November 19, 1995
Re: Closing the National Parks: Long Overdue!
We have finally done the right thing with our national parks, even if for the wrong reason. Recently, the parks have deteriorated into human playgrounds. Nothing except lack of funds is preventing them from being turned onto amusement parks barely distinguishable from Great America, Marine World, and Disneyland. In the "Preserve, Protect, and Enjoy" formula, the first two terms have quietly been dropped (as a ranger at the Grand Canyon told me).
Human beings think they own every square inch of the Earth, and that they therefore have the right to do what they want with it. This absurdity is what underlies the "Private Property" myth, but it is also gradually swallowing our parks as well. Sadly, everyone has forgotten that the only thing that makes parks worth visiting is the wildlife that live there: it is precisely the wildlife (and paucity of humans) that make a park a park. Without wildlife (i.e., all nonhuman, nondomesticated species -- plants as well as animals), the parks would be boring piles of bare rock.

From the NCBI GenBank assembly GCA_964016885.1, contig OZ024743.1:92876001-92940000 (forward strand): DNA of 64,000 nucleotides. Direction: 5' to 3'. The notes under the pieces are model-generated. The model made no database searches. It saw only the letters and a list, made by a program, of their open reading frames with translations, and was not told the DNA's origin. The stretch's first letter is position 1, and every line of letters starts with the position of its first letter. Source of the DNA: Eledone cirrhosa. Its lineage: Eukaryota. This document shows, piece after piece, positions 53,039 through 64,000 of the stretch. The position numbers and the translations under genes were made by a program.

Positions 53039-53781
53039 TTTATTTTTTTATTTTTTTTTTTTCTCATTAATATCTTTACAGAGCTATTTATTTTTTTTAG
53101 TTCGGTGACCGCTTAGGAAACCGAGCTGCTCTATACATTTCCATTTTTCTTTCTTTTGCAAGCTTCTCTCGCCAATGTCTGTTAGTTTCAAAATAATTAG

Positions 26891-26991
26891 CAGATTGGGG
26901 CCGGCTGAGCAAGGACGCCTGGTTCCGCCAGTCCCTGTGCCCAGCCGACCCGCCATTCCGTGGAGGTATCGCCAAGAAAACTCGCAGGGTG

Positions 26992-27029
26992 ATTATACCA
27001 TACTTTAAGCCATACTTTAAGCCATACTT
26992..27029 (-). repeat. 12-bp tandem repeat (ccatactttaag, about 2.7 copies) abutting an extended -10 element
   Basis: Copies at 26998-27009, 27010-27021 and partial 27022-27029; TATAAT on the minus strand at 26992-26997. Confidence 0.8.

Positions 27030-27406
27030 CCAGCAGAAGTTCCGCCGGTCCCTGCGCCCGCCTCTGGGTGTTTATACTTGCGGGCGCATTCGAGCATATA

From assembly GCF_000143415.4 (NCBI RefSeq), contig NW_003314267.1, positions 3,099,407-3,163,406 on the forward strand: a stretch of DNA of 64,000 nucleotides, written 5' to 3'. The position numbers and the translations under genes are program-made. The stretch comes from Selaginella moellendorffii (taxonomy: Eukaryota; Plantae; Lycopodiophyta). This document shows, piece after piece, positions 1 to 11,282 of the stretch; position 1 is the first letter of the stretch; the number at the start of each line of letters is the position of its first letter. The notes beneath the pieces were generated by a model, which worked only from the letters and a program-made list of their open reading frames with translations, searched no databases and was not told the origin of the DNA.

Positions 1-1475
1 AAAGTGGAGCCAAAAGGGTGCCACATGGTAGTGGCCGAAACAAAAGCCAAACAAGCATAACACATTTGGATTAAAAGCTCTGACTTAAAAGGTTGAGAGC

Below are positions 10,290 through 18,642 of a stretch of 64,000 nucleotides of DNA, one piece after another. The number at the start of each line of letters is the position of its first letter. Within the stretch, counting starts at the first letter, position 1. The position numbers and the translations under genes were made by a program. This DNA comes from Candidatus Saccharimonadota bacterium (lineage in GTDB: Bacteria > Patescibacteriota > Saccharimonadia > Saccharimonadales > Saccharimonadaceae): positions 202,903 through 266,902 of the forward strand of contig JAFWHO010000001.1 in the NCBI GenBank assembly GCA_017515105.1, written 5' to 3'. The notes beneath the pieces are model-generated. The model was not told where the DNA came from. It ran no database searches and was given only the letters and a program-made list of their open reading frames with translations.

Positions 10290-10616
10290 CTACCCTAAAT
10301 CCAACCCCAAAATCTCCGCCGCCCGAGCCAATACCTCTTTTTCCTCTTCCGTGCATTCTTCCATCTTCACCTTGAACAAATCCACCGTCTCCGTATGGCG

This is precisely the reason that we are losing species at an unforgivable rate: we have crowded wildlife out of its habitat. Even in our parks, where we have vowed to protect them, they are not protected from hikers, equestrians, park "managers", firefighters, mountain bikers, airplanes, helicopters, cars, roads, concessionaires, or biologists. We call hiking and camping "compatible" activities, but I doubt that the wildlife would agree.
Yes, managing a human playground, which tries to provide nearly every amenity that can be found in the city, is expensive. But managing parks as they should be managed -- as wildlife habitat, with an absolute minimum of human access (e.g. a road to the edge of the park, with no parking lot) -- would be a lot cheaper, and would give the parks their only chance of surviving intact into the next century.
Michael J. Vandeman, Ph.D.